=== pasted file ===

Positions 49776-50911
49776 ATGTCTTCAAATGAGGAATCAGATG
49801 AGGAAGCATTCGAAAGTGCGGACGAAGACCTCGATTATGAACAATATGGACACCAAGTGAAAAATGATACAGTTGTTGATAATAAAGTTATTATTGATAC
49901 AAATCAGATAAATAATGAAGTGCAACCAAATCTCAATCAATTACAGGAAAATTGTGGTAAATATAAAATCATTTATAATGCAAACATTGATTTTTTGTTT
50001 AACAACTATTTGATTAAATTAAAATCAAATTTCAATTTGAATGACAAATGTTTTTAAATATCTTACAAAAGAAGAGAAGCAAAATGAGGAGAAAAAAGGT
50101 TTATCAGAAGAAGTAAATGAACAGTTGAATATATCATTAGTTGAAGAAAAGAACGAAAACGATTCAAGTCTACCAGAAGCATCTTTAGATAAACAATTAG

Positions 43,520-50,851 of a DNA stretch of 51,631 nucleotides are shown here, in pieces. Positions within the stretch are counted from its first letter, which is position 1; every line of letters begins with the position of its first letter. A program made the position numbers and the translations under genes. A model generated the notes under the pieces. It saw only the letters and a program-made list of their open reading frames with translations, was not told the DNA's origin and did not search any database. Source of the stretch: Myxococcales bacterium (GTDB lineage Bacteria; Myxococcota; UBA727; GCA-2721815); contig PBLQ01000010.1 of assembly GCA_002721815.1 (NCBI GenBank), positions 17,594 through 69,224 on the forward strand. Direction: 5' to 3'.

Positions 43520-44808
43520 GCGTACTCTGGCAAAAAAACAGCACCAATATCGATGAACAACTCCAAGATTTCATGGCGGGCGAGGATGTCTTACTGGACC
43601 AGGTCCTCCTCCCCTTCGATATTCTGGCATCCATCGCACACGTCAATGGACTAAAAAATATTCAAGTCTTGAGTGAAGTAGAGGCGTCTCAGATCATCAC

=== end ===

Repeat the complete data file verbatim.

Positions 49776-50911
49776 ATGTCTTCAAATGAGGAATCAGATG
49801 AGGAAGCATTCGAAAGTGCGGACGAAGACCTCGATTATGAACAATATGGACACCAAGTGAAAAATGATACAGTTGTTGATAATAAAGTTATTATTGATAC
49901 AAATCAGATAAATAATGAAGTGCAACCAAATCTCAATCAATTACAGGAAAATTGTGGTAAATATAAAATCATTTATAATGCAAACATTGATTTTTTGTTT
50001 AACAACTATTTGATTAAATTAAAATCAAATTTCAATTTGAATGACAAATGTTTTTAAATATCTTACAAAAGAAGAGAAGCAAAATGAGGAGAAAAAAGGT
50101 TTATCAGAAGAAGTAAATGAACAGTTGAATATATCATTAGTTGAAGAAAAGAACGAAAACGATTCAAGTCTACCAGAAGCATCTTTAGATAAACAATTAG

Positions 43,520-50,851 of a DNA stretch of 51,631 nucleotides are shown here, in pieces. Positions within the stretch are counted from its first letter, which is position 1; every line of letters begins with the position of its first letter. A program made the position numbers and the translations under genes. A model generated the notes under the pieces. It saw only the letters and a program-made list of their open reading frames with translations, was not told the DNA's origin and did not search any database. Source of the stretch: Myxococcales bacterium (GTDB lineage Bacteria; Myxococcota; UBA727; GCA-2721815); contig PBLQ01000010.1 of assembly GCA_002721815.1 (NCBI GenBank), positions 17,594 through 69,224 on the forward strand. Direction: 5' to 3'.

Positions 43520-44808
43520 GCGTACTCTGGCAAAAAAACAGCACCAATATCGATGAACAACTCCAAGATTTCATGGCGGGCGAGGATGTCTTACTGGACC
43601 AGGTCCTCCTCCCCTTCGATATTCTGGCATCCATCGCACACGTCAATGGACTAAAAAATATTCAAGTCTTGAGTGAAGTAGAGGCGTCTCAGATCATCAC